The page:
Hyperbolic pension systems
Hyperbolic pension systems
The eternal debate about which social insurance systems are best suited for a society and especially one with an aging population like Italy and Germany changes in many respects when one takes into account that many individuals are short-sighted or procrastinate. We provide theory and evidence for this case, both on the micro and macro level.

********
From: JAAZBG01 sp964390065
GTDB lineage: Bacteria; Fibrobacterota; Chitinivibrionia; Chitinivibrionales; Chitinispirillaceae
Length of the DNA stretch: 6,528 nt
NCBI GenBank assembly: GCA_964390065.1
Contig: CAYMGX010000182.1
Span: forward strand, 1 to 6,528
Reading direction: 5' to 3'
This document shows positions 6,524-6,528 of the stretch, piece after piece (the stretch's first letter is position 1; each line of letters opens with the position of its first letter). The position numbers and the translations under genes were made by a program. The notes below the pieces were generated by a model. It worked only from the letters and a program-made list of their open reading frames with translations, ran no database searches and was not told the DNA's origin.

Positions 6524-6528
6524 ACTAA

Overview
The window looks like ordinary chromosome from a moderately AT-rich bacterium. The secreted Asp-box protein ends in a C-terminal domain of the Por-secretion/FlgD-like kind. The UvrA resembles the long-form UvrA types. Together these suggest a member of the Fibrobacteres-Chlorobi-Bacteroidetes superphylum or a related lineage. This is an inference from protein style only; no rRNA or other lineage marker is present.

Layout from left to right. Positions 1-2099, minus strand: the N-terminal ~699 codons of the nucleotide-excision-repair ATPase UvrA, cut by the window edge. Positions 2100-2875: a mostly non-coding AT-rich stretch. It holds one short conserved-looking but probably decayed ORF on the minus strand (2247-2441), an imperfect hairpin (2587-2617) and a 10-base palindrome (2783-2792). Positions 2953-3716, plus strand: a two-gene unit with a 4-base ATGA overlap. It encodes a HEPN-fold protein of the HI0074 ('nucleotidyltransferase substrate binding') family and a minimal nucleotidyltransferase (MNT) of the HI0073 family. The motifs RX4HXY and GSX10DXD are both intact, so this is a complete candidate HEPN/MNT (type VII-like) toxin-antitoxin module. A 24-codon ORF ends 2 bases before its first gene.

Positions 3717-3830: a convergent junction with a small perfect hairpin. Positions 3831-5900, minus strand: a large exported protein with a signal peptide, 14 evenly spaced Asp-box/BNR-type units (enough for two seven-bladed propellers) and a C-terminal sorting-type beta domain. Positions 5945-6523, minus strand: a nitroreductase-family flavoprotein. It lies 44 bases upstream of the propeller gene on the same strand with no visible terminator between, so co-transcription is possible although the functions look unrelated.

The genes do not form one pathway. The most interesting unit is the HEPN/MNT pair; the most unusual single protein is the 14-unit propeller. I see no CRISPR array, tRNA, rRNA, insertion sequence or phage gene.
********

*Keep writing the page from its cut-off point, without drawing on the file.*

good morning my task here is to give the floor to professor axel berge supan one of the most important experts in germany he teaches this subject in munich and since 2015 he has been directed directing the munich center for the economics of aging in the past they taught at harvard dortmund and mannheim and he's a member of the group of experts for demography for the federal government and he also uh counseled oecd and the european commission borsch is well known for giving a fundamental contribution to statistics knowledge on the behavior of individuals and their choices in terms of pension and health and he launched the sheer project that is a statistical survey on uh aging and uh pension schemes in the 27 eu member states based on a similar project in america so if we today we know something more about how european people think about a wealthier state and pension and well we owe that to him europe is a continent which aims at standardization but it is still characterized by differences there is a lot of heterogeneity also in terms of welfare state and pension schemes unlike the us which are based on private systems in europe most welfare systems are managed and funded by government and then they are interested by a phenomenon which is the population aging in our case in 2065 in less than 50 years the italian population will be equal to 53 million inhabitants 7 million inhabitants fewer in his presentation today professor berger supan will dwell on the effects and consequences of an intellectual trap called as hyperbolic discounting the trend to underestimate the monetary value of the consequences of our choices the further the future of these choices are this uh short-sighted attitude that we find also in the choices of savers well when this takes place also in the uh pension life well this can entail very negative consequences that is the priority given by individuals to a short horizon implies a tendency to save less than necessary and in that way we will worsen a situation which is already present at a world level that is a welfare deficit which is going to increase in the next few years there is a book a report by the world economic forum called we will live up to 50 100 years can we afford that so you see the pensions are a sort of a time bomb for developed countries because of aging in 2050 according to this study we will have a gap of 234 trillion dollars and then there is another aspect to consider the part of well the fact that the ability to look beyond is not equally distributed so what shall we do for those who are left behind by the society are publicly funded assistance better than private ones well he will tell us and then i'd like to raise a couple of questions and the professor will answer at the end of his presentation the first question is what is the impact of the big recession on young generations young people have seen a drastic reduction of their ability to save and with reference to italy i'm thinking of a young people who have precarious jobs and still live with their families of origin because they are not self-sufficient economically and it's about eight million people and then the second question that i'd like to raise is whether he thinks that in europe at a macroeconomic level future pensions cannot be funded uh by relying more on the economic growth that is not so much on more savings but on more investments and more domestic demand professor bart supen the floor is yours and i really appreciate being here it's such a nice and peaceful city quite a contrast to london for example these days to reno even in germany we had a two days ago a major crisis due to terrorism um anyway um so i'm glad to be here and i've enjoyed quite a bit since this is my first time i don't know what the audience is who is an economist among you okay that tells me something and in particular if i uh if i listen to the translator i will be somewhat slower the general theme of the of the conference is health inequalities and this seems to be a very very different topic it is not and it is not because the inequalities in our society are amazingly correlated so it's not only the the the those people who have poor health are not only those who have uh usually less income than the others uh but they're also less educated uh they know less and they make more mistakes for example in saving decisions or in decisions about old age and they also regret most and i would show some evidence what has gone wrong in their lives so it's really uh if in all of those dimensions of of life you see how correlated health income education and decision making is and that is part of the the lecture i want to give it's actually a very strange kind of title does that appear by itself so i will do it actually it's a very strange title uh it talks about hyperbolics which is short-sighted people uh economists always have names which nobody else understands that's part of the uh what we call science the medical profession does similar things by the way and i tried to link this with pension reform and to give you a short outline i talk a little bit about the background of pension reform most of that you will know and how different pension systems in europe address this uh and this will go very quickly to the symbol of of the festival of economics in toronto which is the squirrel what does the squirrel do it's actually saving right it puts little nuts in the fall and during the winter it gets them out again and eats of those sets so the squirrel really is the uh is the symbol of saving and i will talk about savings behavior um now then i'm not sure i will get through the entire agenda i talk a little bit about my own country germany did that saving actually work and you will see well the glass is half full half empty it did not completely fail but it not it did not work perfectly either and then there's some theories why that is so and one of the most interesting theory which economists are now really have a hype about is what we call hyperbolics or procrastination time inconsistent behavior where you think well tomorrow i do better but i will postpone it to tomorrow and then tomorrow well you say the same about and then you see how things get worse and worse and worse now the interesting thing is do people actually realize this kind of behavior do they understand when they are old look backwards on their life that they actually did things wrong and we collected some evidence on that which shows that this is the case but it's very differentially the case and that goes gives me back to the theme of the conference there's more regret about bad decisions among those who are poorer less educated and therefore probably also less healthy if i have time to talk a little about the macroeconomic consequences of such behavior but i'm not sure i get there okay so the background i think you know there's some countries which don't age very much uh for example the uk or the united states or the scandinavian countries in their countries and i showed them here in gray uh rather than spring green uh which aged quite a lot uh japan is a front-runner number two is italy right uh but also germany belongs there and the other uh mediterranean countries um now all these countries in spite of that uh the the different aging process uh the speed of aging is almost the same in all these countries and it about doubles uh within the next generation so that means in in the relatively young countries we'll have about 40 retirees per 100 workers whereas in the countries the greyish countries to the very right you will have about 80 retirees for for 100 workers now just imagine 80 retirees have to be handled by supported by 100 workers uh that's really a lot of uh and this is what has been referred to earlier as uh the the time bomb of pensions uh which we have uh in europe uh particularly in the south uh and in japan but if you actually look at this time bomb the demography and then the pension expenditures which are forecasted for which which are which you currently observe then there is a straight relation but it's not a hundred percent um and you see some countries are actually doing better they spent less than the average country given their demography these are mainly the scandinavian countries and other countries are doing worse they spend more america is north america is part of those who spend quite a bit austria not far from here and of course italy as we know so this has a lot to do with design of the pension systems and there are worse designs and better designs and that is why pension reform is on the agenda and it has been in on the agenda in this countries for i don't know at least 20 years even longer and it's on the agenda in other countries right now and it may come to the agenda in some big european countries very soon so if if you look at the future of pension expenditures now you have to guess which is which country is what then you see at the bottom that's easy to guess that's the united states there's almost no change in pension expenditure actually if you read the numbers closely it's about 20 very small increase the black one is the european union uh germany is a little bit more uh has high a little bit higher expenditures but not as big as an increase now guess which is the green one it's very high right now actually the highest in the european union but then it doesn't increase very much italy exactly exactly it's italy and that is due to the many pension reforms which have happened uh particularly the very strong reform uh during the the monty government now you see the orange one that's spain much less pen pen pension expenditures a couple years ago but strongly increasing uh and the blue one everybody i think knows and i did choose the the names on purpose uh the the colors on purpose that's grease and it really uh skyrockets uh now if you look the this uh this increase in expenditures is something the government has promised you to pay once the young people retire they will get a certain pension level and these pension levels uh will create these expenditures which are increasing so much in spain and in uh and in greece now the question is how large are they these promises and what of these promises is actually covered by taxes and contributions and then you realize that a lot is not covered by by contributions in the future by taxes in the future it's just a promise now if you calculate how large these promises are uh you get a little bit dizzy uh i put it here for four of the countries in germany it's twice gdp per year so all the workers have to work for two years and do nothing but work for the pension system and then it will recover the uh the pension promises no consumption for their own no no other expenditures so it's a large number in italy it's almost 300 percent but then you see the the problem countries in the european union uh 650 in spain and more than 700 percent in in greece now this is part this is what we call implicit debt of the pension system so it's promises which are not covered by taxes and contributions so it's a promise which is based it's just a debt and it's not in the books of the government so this comes in addition to the debt which we all know which is large in greece and which is large in italy now this is the largest elephant in the room threatening macroeconomic growth in the future i claim and so it's really something you have to worry about and that is something governments have worried about for example the monte government with a very strict uh cuts in in pension benefit in italy which have contributed to at least keep the growth of the elephant sort of uh inbounds um unlike uh greece and uh in spain so what what what what was the general strategy in pension reforms now one big thing is prevent poverty and many countries have for example the netherlands or switzerland uh another neighbor here uh also in some degrees germany uh have a base pension and you always will get that base pension it cannot be below that that's a very helpful safety net some countries are still lacking this greece for example and that creates poverty and so it's important to do this but the main problem in terms of public finance and running a country uh and growth in the future is what we call sustainability this is the pension benefit for the normal person who is not threatened by a poverty but costs a lot of money uh to actually support in the pension system and there are usually two pillars in the pension system one is the pay-as-you-go pillar that is where the young people pay contributions and out of this point contribution uh the pensions will be financed and then there's a funded pillar and the funded pillar is uh that was a little fast the funded pillar is where the people themselves put money in a bank account some kind of account uh it will sit there for 30 years and then the people will will go to the accounts and draw it when they're 60 65 and over okay so let's go from pillar to pillar start with the pc go pillar uh the obvious thing is the increased retirement age because we live longer and longer and longer and stay healthier and healthier and healthier so we can also work a bit more and more people don't like this if they listen to retirement age in france they immediately stop the railways but that's a logical kind of consequence of population aging to have a higher retirement age the other one which uh sort of europeanistically is called replacement rate means you cut benefits it's not just not as generous as it used to be and there's several ways to do it i don't have time to go into detail italy actually has a very very elegant way to do automatically both the life expectancy adjustment and the replacement rate readjustment copied from the swedish system um and so italy is actually doing quite fine the second point is uh uh if you cut uh the replacement rate this is the uh uh this part here uh and you still want to have a similar high pension well then you have to do something for yourself uh and that is saving for old age and that is what i will concentrate uh on and there are several ways to do it some countries just force you to save for your old age so they take some money which you earn sometimes automatically put it out of your consumption uh and put it in an account and you have no choice about it so that is done for example in the netherlands and it's done in switzerland and it's the employer who is doing this uh partially now sometimes it's also the state in in sweden uh the government actually takes money from you you have no choice and puts it into a saving account now other countries are more liberal for example the united states but also germany and they leave it to the individual so the individuals have to make those decisions how much to save for example to fill the gap which has been created by uh making the pension systems more austere and i will show you that this works only so far and there's a very interesting sort of kind of in between which and again that's a nice word which the economists have invented is called nudging so it's not straight force but it sort of pushes you in a certain direction now if you think about your own kids uh now i'm speaking to the parents here sometimes you have to use brute force really luckily so sometimes you can just let it go with your kids but usually you try to sort of push them in a certain direction and it works if you're just patient enough and that is called sort of nudging you give incentives to these young people and they will do and that is now pioneered by by the uk a very interesting experiment which is one there now and you use this nudging because people now i come to the topic of the title because people are not perfectly looking forward and knowing exactly if the government decreases my pension by 10 percent then i have to save and i exactly have to save so much that it offsets those 10 that's a complicated computation and very few people actually know how to do it even some economists fail now so you you you try to give them hints you try to give them some little tricks where they rather save a little bit more and this is called nudging it's the art of moral uh persuasion little tricks and tricks for example that you sign a big stack of papers when you go to to a new job then you have to sign your labor contract the labor contract says all kinds of things you always have to show up monday at eight o'clock and there's a weekend and you have some so many days of vacation and there's also a sheet of paper which says and i will contribute uh ten percent of my salary of five percent myself pension fund and then the employer goes and says well why don't you just sign all that paper and don't don't read it just go ahead and it's done and you have a pension right uh and this is uh sort of this in between between force and uh involuntary things okay and you see this is the uh uh the the the squirrel actually is smart enough knows that there's a winter uh and hides these nuts um but with human beings we have to help it a little bit more okay i i show you some some evidence uh how saving worked in uh in in germany uh and i think i have to to rush a little bit here uh the germans uh i'm i'm a little bit on the ironical side invented saving for old age about 15 years ago they introduced the what's called the restore pensions which are state subsidized pension but completely voluntary and they took up quite a bit so within 10 years half of the population actually bought these kind of contracts for saving for an additional private pension so that worked fine in some sense because it went from zero to 50 percent of the population in ten years that's quite something but then it's stuck and it has never reached a hundred percent actually right now it's slightly decreasing so that's why what i mean with glass half full glass half empty right in the same time occupational pensions those financed by your employer also increased and all kinds of other saving accounts actually the the coverage of these kind of pension reached about three quarters of the population that they have some of these three instruments now even more interesting is if you think about the cuts in the government pensions and how much of these savings filled that cut that gap in the pension then it's an impressive kind of of result here now this is not easy to read this graph this means what percentage of the gap the pension gap has been filled by private saving now these are people who have filled it by 200 so they own not only filled the gap but saved an additional amount on top of it that's quite a bit but then on the other hand it's negative that means they have not only not filled the gap but even made debts so they go into retirement and look look at these numbers depending whether you put sorry this is german whether you put housing wealth in or housing wealth not in it's about 10 percent roughly who go indebted into retirement getting smaller pensions than they used to be so they're in really dire straits uh and you see the entire thing is in between this gets me back to the topic of the conference these inequalities here's over saving there's massive undersaving uh and there's everything in between so it's a very very different kind of picture than what the government wanted which is sort of to have everybody at that kind of blue line on average the experiment worked fairly well but a third or a quarter depending on whether you count housing or not is far from the average and something to worry about okay we can go a little bit deeper and talk about the occupational pension and the story again is these are the income quintiles so these are the lowest 20 of the population and look they have virtually no occupational pensions in germany whereas the rich people they do have and it has strongly increased this is time this has strongly increased this state about the same so saving works for these people occupational pension survey but uh it doesn't work well for for for these people right now if you go again uh that's another story but it tells you what the problems are this is now again saving uh in occupational pension by the size of the employer so to the right are big companies more than a thousand workers in the company and here a very small one one to four uh employers really a small kind of shop now in the big firms almost all more than 80 percent have an occupational pension on average it's only 54 and that's because on the lower one there's virtually no but the point of this graph which will become more and more complicated just wait a moment is uh if we so this is asking the employers now we also ask the workers we first ask uh whether they have access to pub to an occupational pension whether they have one and if we go through the mass then we find out that 40 percent who have an occupational pension don't know it somebody's safe for them but they don't realize and this is not a minority like five or ten percent it's 40 percent so the knowledge about what actually happens in terms of saving for old age is bad even if it's so close to your heart it's your employer it's your money which is taken out of your salary and the people still don't know obviously if we ask them how much how large is the contribution of your employer to your pension how much do you save yourself only a third knows this two-thirds have no idea what's going on now i'm telling the same story now for the voluntary pensions where the people really have to make decisions themselves now strikingly this worked better for the lower income people there's a lot of dynamics over time going from 2003 to 2013. both for the rich and the poor you see it's much stronger for the rich but at least there's something going on for the poor and about one-fifth has a research pension so it worked better but it's only one fifth eighty percent are uncovered they stick with the gap and that is what you have seen before those people who have very little coverage of the pension gap and will have less pension income than than the previous generation now again we ask that is a huge government subsidy to the savings plans so if you are poor in germany ninety percent of the saving will be paid by the government and less than two percent you have to less than ten percent you have to pay yourself so it's a huge it's really a gift by the government now we ask people are you eligible for that government subsidy and 50 who said i'm not eligible for that subsidy are actually eligible for the subsidy so a lot of money left that a lot of people left that money on the table uh because they did not know the rules and the bad thing is now this is a complicated graph is the poor people knew less about the roles than the richer people that again goes back to this general topic the inequalities in knowledge are as bad as the inequalities in health and the inequalities in uh in income okay there's a final point uh then i go ahead is uh the market for private savings for old age is super in transparent so it's not only that the people don't know themselves very much but it's also very hard to actually acquire that knowledge now this is a graph where i took for a good reason there are only numbers but between behind each number is an insurance company and a contract for all date savings now if i put the numbers on there and the names i would have one lawsuit after the other so that's why i keep him anonymous but no the point is so it's just a random order here i don't know what the order is um and what you see here is the administrative costs in so-called basis points now think about this generates maybe an interest rate of between one and a half and two percent uh this means that one percent of this uh will actually be taken away from administrative costs of running that saving account doing the advertisement paying the bonuses to the managers and all this kind of stuff okay and you see in many of these contracts you would lose more than half of your money due to high administrative costs now you would think that after 10 years of these contracts in the market in germany all those expensive kind of contracts would be gone because the people are smart enough to go and actually buy these very cheap contracts it's like if you have a market with cars and some of these cars come with two wheels and others come with four wheels well after a time you realize that a two wheel car doesn't really work and you it will vanish from the market right but this doesn't happen in financial products uh and it's a very stable kind of feature after 10 years we still have this super expensive uh contracts in the markets and very uh and and these have gained a little bit in market share but not much so what we learn is that the uh that the great world of economics uh where everything is well known where we have transparency in the markets and where the people make the right decisions uh is not present and has not worked at least in germany uh and that requires uh i i do think government invention in intervention okay now economists uh try to build models uh and actually there has been a lot of progress in putting these psychological components uh and the the features of lack of knowledge into their models that's something which economists have done a lot during the the last last 10 15 years actually longer as i will show you and i talked about procrastination because i think that is the most fascinating and most plausible kind of behavior so procrastination is you know it's better to do something but you postpone it right so one example is eating healthier we all know that we tend to eat too much and too fatty uh and we also should do more exercise but we tend to postpone it uh if you see the uh um now i think with tito i i went with you to the restaurant and i was a great fiorantina there is no the temptation overcomes you right away you have to eat it and well tomorrow i eat less right and we certainly had two bottles of red wine way too many uh and but tomorrow will behave better and uh that's a typical procrastination behavior now tomorrow unfortunately you're the same guy right uh and again you just succumb to temptation uh other example is for the students here in the room uh is writing your dissertation right uh it's a lot of fun to go through the literature and collect some data and but actually filling a empty piece of paper uh with something which then supposed to be your dissertation that tends to be procrastinated and it's a common experience among professors uh students uh start actually writing things put words on paper way too late and then it's a hurry um and the third one of course uh you have guests that is saving for old age uh if if you're in your 30s there's so many things to spend money on uh why not start with 32 right the savings contract at 32 well you keep going and you you know the story now so that is what's called procrastination and uh this has some elements of myopia but only some elements because you can be quite smart and actually know that you fail but still you do it uh and so it's it's it's slightly different from myopia myopia just means i don't care about the future but here you do but you sort of shift it and there are actually models in uh psychology and in economics where where where they're very sophisticated procrastinators they even put little devices in their own life uh uh uh to not procrastinate so much and that goes in the direction of what i call nudging uh so they put little little uh uh pieces of paper on the on the fridge saying don't eat so much right but then in the night it's dark you don't see that paper and you go in in any way uh so it's it's it's you know about these weaknesses uh but uh you you do it anyway uh and they're they're really interesting uh economic models uh and one one of the names we gave them is hyperbolic discounting which is a big name for for the insight that the future has a different weight uh the farther away it is uh from uh from uh from right now this is not new uh they're very interesting people have worked on these kind of theories in the 50s but it has been forgotten and it has been uncovered by by well-known economists and it had very recently become a kind of hype in economics now i grew up as a mathematician so i have to show you at least one slide with mathematics uh but i obviously will not go in but i the the the the the the bottom line i want to show you because there's a very very nice model which has been developed in the late 70s late early 80s which is there is your current self and there's your future self actually if you go in the literature there are a lot of novels about this uh so there there are two uh souls in your breast uh guter has uh says that and they're fighting each other right and this is exactly this procrastination behavior one wants to eat the big steak and have another bottle of red wine and the other one says well keep it down and they fight with each other and their economic models game theoretic models will model this fight between your current self and the future self and you compute how much these people save right and uh i have no time to go through i just show you a few graphs and they're they're these come out of these models if if now this is the the growth my myopia uh if people are completely myopic uh they over consume while they are working then comes retirement and then they under consume relative to the people who are less myopic um they same story they the the the old economic theories say the people safe until they retire and then they dis safe until they die uh whereas these short-sighted people save much less uh so they also have uh much less to consume out of their saving in older age these are mathematical models where you uh where you go really into details there's one table which is also very hard to understand i try to make it as easy as possible it also tells you something about welfare state and in pension systems um using exactly these kind of models there there are two columns here one is uh if if there's only a savings pillar as a pension system so that's why i i put the symbol in here okay and then there are various uh what i call pay as you go system where the young people pay for the old people uh the typical system in italy and germany uh in the united states uh and uh now here you get a certain interest rate and i assume this is three percent and here you also get an interest rate out of this now because if like in the united states the population is still growing and the people getting smarter every generation then you actually get more money out of this uh pay as you go system this pension system than you pay in because there are more kids actually paying your pension and they're also smarter so they are more productive and earn more and they can pay more of your pension and that is what really has driven uh the growth in pensions in in italy and in in germany until recently but then came aging and with aging this mechanism doesn't work anymore the next generation is still smarter than before but they're fewer so you don't get three percent out of your pension investment but only one percent in france is somewhat better maybe two percent now the point here is uh uh uh there if if people only save and they're myopic they're really bad off because they will have very little in their in their retirement age because they didn't save right uh and that depends on how uh how myopic these people are if so a basic psego system is a necessity when at least a share of the people are short-sighted you have to have some pay-as-you-go system that's a very important insight for pensions now even in a strongly aging country pay as you go is better for many people than a funded system a savings based system if the share of myopic or procrastinating people is large it only switches if the people are getting smarter and more aware of the future and behave more like economists used to assume then there is an advantage of the fully funded system versus the the ps ecosystem but we the economist had a long-term fight between those who think that one should really abolish these pay-as-you-go systems like in italy and germany and completely shift to savings and those who post it uh and psychology tells you that there is a big room for uh for these kind of quote unquote old-fashioned pay-as-you-go system uh just because people under under safe okay now that is what you sort of see from a helicopter point of view the professors and the uh the people who run pension systems uh the elite so to speak right uh we were also interested what the people think now that is pretty difficult to do uh what we did is we asked people whether they thought they did the right decisions in hindsight so we asked people 60 plus did you do the right savings decision yes or no now that is not completely easy uh but uh uh we uh we did this for the united states and we are currently doing this for for all kinds of european countries um so we ask um uh think back when you were around 45 years old these are 60 plus people suppose you could redo your spending and saving from then to now would you save more over the years would you save less over the years or did you do the right thing now in some sense this is easy to say exposed and many people don't realize although you have to think twice that if you save more you have to spend less so we did a second version of these and we made a little bit more clear spent less and safe over the years so that is to try to find out whether people tell us the truth or whether it's as you call in in english whether that was cheap talk now what we found out is a lot actually regretted that they saved too little and there was very little difference between the two versions of the question now what we also did is this is the number which shows up here we we asked them where could you have cut your spending and had a little escape clause no way i could have cut now if you ask me really three times in a row i think i did the right thing uh and you have seen about six to seven percent said well after all i think i did the right thing but still a majority have have done the wrong thing now just for fun guess what they what they what the people would have saved less for the men it was cars for women it was clothing and so it exactly corresponds our prejudices anyway so if you look a little bit about faciality i go now a little bit faster it was the uh the younger who regretted more have done the wrong things the poorer and the less educated and here i'm back in the inequalities uh and it shows you that those people are also aware that they did mistakes but now it's too late right now many people had shocks in their lives and i don't think i want to go into into details here lives do happen turn out differently than you think and we checked for this and there is a lot actually in in outcomes which were different from what they expected so they needed more spending than their expected and those regretted uh more uh they the income situation turned out to be less good as they expected they regretted more that they didn't save that the financial situation was worse well and people guess their pension many people don't know what their pension will be even at ages like 55 and again those who overestimated their their their pension wealth and it turned out to be uh their pension payment and turned about less than they expected uh had uh more regretted that they didn't save more than itself so uh going quickly to conclusions here uh the the the conclusion is is definitely that uh one has to help people to save more uh and uh these nudging tricks uh where you put a saving contract into the package of labor contracts may not be the worst kind of of policy but just believing that the people will do the right thing like we did in germany 15 years ago and still do the americans i think will leave 50 uncovered among the average people and 80 percent uncovered for those who are in need of of most of support in old age okay i think i won't go into into detail about the macroeconomics of procrastination uh just run through because i want to make one point it also affects the entire economy and if you have a model where where people are short-sighted it changes a lot of things how quickly an economy grows it will actually grow slower uh and it also uh creates this this uh creates differences uh in the relation to the uh uh to the foreign countries now as you uh you may know europe is financing a part of the united states donald trump is complaining about this but that is because his financial advisors have not completely succeeded of convincing the truth for him so europe pays actually a lot of the debt which which the united states is creating the other big financial supporter of the united states is japan and in the asian countries particularly china so here you see the the receiving countries which receive funds from from those countries who give funds now what does that mean these are the countries who save a lot and these are the countries the one country which saves very little so the americans are famous for spending a lot but saving very little whereas the europeans on average in the japanese in the chinese are known for saving a lot but spending relative to that much less so their savings actually go to the united states and eventually come back and that has something to do with old age pensions but it also has something to do with aging because uh in the course of aging you see the years going from now to 2050 and even later the europeans let's concentrate on them but also the japanese now safe on general quite a bit more than the united states but when they are older they actually cash in those savings and then you see it will turn around now what trump doesn't really understand is that when we save more and they save less that also automatically implies that more cars and whatever have to be shipped to the united states being produced in europe than the other way around all those three things hang together saving and uh and and investment spending and producing goods and and shipping them to another country and that will change in the course of aging now long story what i want to tell is if people are short-sighted this will be much less so uh you see these are the short-sighted uh calculations for the future these are the uh uh the uh uh the calculations uh if people are really have a long time horizon and i'm i'm putting this up as an example that if you think about short-sightedness hear about people then it changes the entire macroeconomic as well not to speak about the short-sightedness of some leaders and not to speak about the american leadership here okay let me conclude and finish um saving for eld is very heterogeneous we have observed remember that one picture that some people over say for old age more than 200 percent coverage of that gap and other are under saving they go even indebted into debt and this is not by chance uh this is not random but it's correlated education and incomes and this is the second point here but it's not the case that all good well-educated and rich people save a lot you have seen that there there's still a gap and that points to procrastination myopia even among the higher incomes and better educated now if there is a lot of myopia and procrastination in an economy uh that leads to substantially lower saving for old age by the way also higher interest rates it makes the ps ego system advantageous relative uh the funded pension system uh it lowers international capital flows these are the consequences i've shown you there is convincing evidence that people regret under saving and that gives some uh uh weight uh some justification to paternalistic policies uh where the government goes and says well you have to save uh either by force uh or by nudging by cheating tricking i should say you into into saving contracts but there are other serious market failures which make funded pillars difficult uh the lack of information market transparency i was showing you these uh huge costs marketing costs of some uh so there there's a lot of worry in in pension reform uh and some of these uh these market transparency policies will not be solved by uh by nudging approaches but even maybe worse because the government puts you into certain kinds of saving plans which the government actually selects and if the government is uh not a uh if the inter-organization doesn't work well then you get into problems as well and we had a lot of evidence even in germany where corruption actually was in play when uh when we were talking about occupational pension plans okay the first and foremost testing pension reform are therefore still those which i have shown don't make too much hype about these kind of things we have to stick with our pace you go pensions like the one in italy and we have to go through this bitter medicine of increasing retirement age decreasing generosity saving an old age can help a little bit but definitely will not solve the the main pension problems which we have thank you this was a long and complicated talk but it was supposed to show you that we economists do think about other dimensions as well so there was a lot of psychology in this talk uh and what the economists try to do is put the psychology in formal land actually in models which allow us to make policy predictions uh and that is i think what uh economists can can do so in that sense we're a little bit like the physicists who also use a lot of math this is hard for you to understand i know but part of this festival of economics is show what we're doing when we're in our ivory towers thanks a lot so i think we have five minutes for questions much for that comprehensive talk um i think if you would have paid more attention to the failure of the american system which we've had for 46 years that germany wouldn't have done the reister pensions we've learned that voluntary doesn't work and commercial doesn't work we also as economists have to be much better psychologists that there is way too much hype about procrastination or myopia and not enough appreciation for a basic human motivation which is fear and trauma so i humbly suggest that instead of talking about um hyperbolic procrastination on the the tort or the tiramisu that what is much more important for human beings we live a lot like squirrels especially in the lower um the lower half we have a lot of shocks in our life in a capitalist system we lose our jobs um we have divorces and and those fears overcome our so-called other intentions in our ideal world so i humbly suggest that fear become a much more important subject for us and that means the trauma of everyday life of capitalism and that nudging is very expensive the tax breaks that we've had over 46 years in the united states are more than all of savings and all those tax breaks go to the top 20 percent so the pension expense that you have in your first graph is actually much higher in the united states and we're much worse design because of the nudging the nudging feature yeah okay let me let me answer right away uh i i i appreciate your uh your comments uh you don't have to make them humbly i think they're well taken uh i think we you did a great job in uh putting a person uh in the top place which will teach us that uh us is not always the example uh and uh but it has been uh that's for sure and uh uh it was myself sitting in the pension reform committee strongly pushing for easter pensions and strongly advising against uh uh too much uh government coerciveness because i was driven by experiences of corruption and that is a big difference but i think you're right now there is very little economics of fear and fear anxiety trauma uh that are very interesting uh phenomena uh we we we are aware that there are shocks in life and you actually have seen a little bit of of that but sort of the psychology of already having some idea that there might be a shock coming and therefore you behave differently that that is not a well understood topic i agree in italian 10 years ago the bankruptcy of the deutsche bank showed the problem when a pension is not insured against the bankrupt bankruptcy what happens the new piece of law approved last week in germany reduces the responsibility of the company so what will be the effects in the future okay there so you allude to uh germany has these great long words the renting stuff gazettes these are five words glued to each other so this is the occupational pension strengthening law i think it's a marginal change it will not affect much and i have advised against that law because i think you need guarantees but you need smart guarantees and not the the classical ones but uh i'm not so much afraid of uh of bankruptcies because there is actually an insurance system behind this so you won't lose your uh your pension um but you may get lower returns so it's not the bankruptcy risk which is now larger under this new law but i think rates of return will go down now that sounds contradictory because first rates of return will go up because there's no guarantee anymore so that's cheaper to actually produce as a financial instrument but there will be as we all know mismanagement in these kind of things they happen in the capital market that's part of them uh and they will in the long run then again reduce the uh the rate of return uh there are not only shocks on the capital market though now let's remember that the big shock in 2008 in the financial crisis was that wages went down wages went down a lot they actually lowered in the first couple of years pay seo go pensions more than financial pensions because most of these financial pensions were were in bonds which had a fixed interest they were in some sense uh in in the short run isolated from the financial crisis so it was ironically the psu go system which was hit more by the financial crisis than uh than the funded system now in the longer run it's the opposite particularly because of the ecb policy actually there's another panel now which has started at 12 talking about how to get out of this policy but the low interest rate of course are doing now a detriment to the pension systems which are funded but it's a much more complicated story good morning i am a farmer well savings comes natural to us because we depend on the weather we know when we have to trim and harvest we usually do that once a year and not four times a year i remember that in italy till 1958 farmers or agriculture entrepreneurs anyway disease was not considered sickness was not considered so they had no benefits for sickness and pensions so whenever they got ill they had to fund that find out money somewhere so savings is part of the farmer's dna there is a saving that says that farmers live as poor people and they die as rich ones and that is good for their hairs this is my proposal might be funny or laughable but it's very serious what about if well every person could have a plot of land to know about nature indeed i am a part of this world but all the things we hear such as trust funds and escrow fans and so on this is this was invented by human beings so this is something very artificial so my question is this are there any states doing things like that i propose as you are an expert in pensions and thank you very much for your lecture well um farmers are a little bit like the squirrels right uh they uh they are dependent on putting things back saving uh they in the old days they also they would put the seeds back for for the next uh season to actually plant the new uh so i i suppose you you're doing apples right there are apples everywhere here in grapes i see okay and we actually lived for for a long time in the middle of the grapes in germany in the wine area anyway i did not talk about farmers self-employed people who are really able and have learned to take care of themselves and i'm not sure having a little plot of land will uh will teach you that uh because then you still have the big factory earnings on the site uh but you are completely dependent on on these mechanisms but even in here the society has learned and put a uh the european union has put a huge system there try to actually cover catastrophes so you have to save less than 20 or 40 or a hundred years ago the the we do live in an artificial world i think that was the most important sentence you said we have created in the industrial society an artificial world and we are actually proud of it in some sense uh and this will even accelerate if we go more and more into into direction of digitalization and it makes us more and more apart from sort of the basic instincts which we have learned as human beings now the squirrel is not smart in the sense that it makes a plane and then sort of thinks how many nuts do i have to hide in here or there it's it's uh it's instincts and intuition and we human beings have a lot of intuition and instincts but they don't fit our world anymore because we have created our artificial world now do we want to go back and become all farmers i'm not so sure and so we have to learn to live in that artificial world and perfectionize that world think about how we create artificial intuition artificial kind of mechanisms that's what the intellectuals have to work on but you have to talk to a philosopher any other questions well so i think we can conclude and thank you very much for your attention and thanks mr speaker goodbye you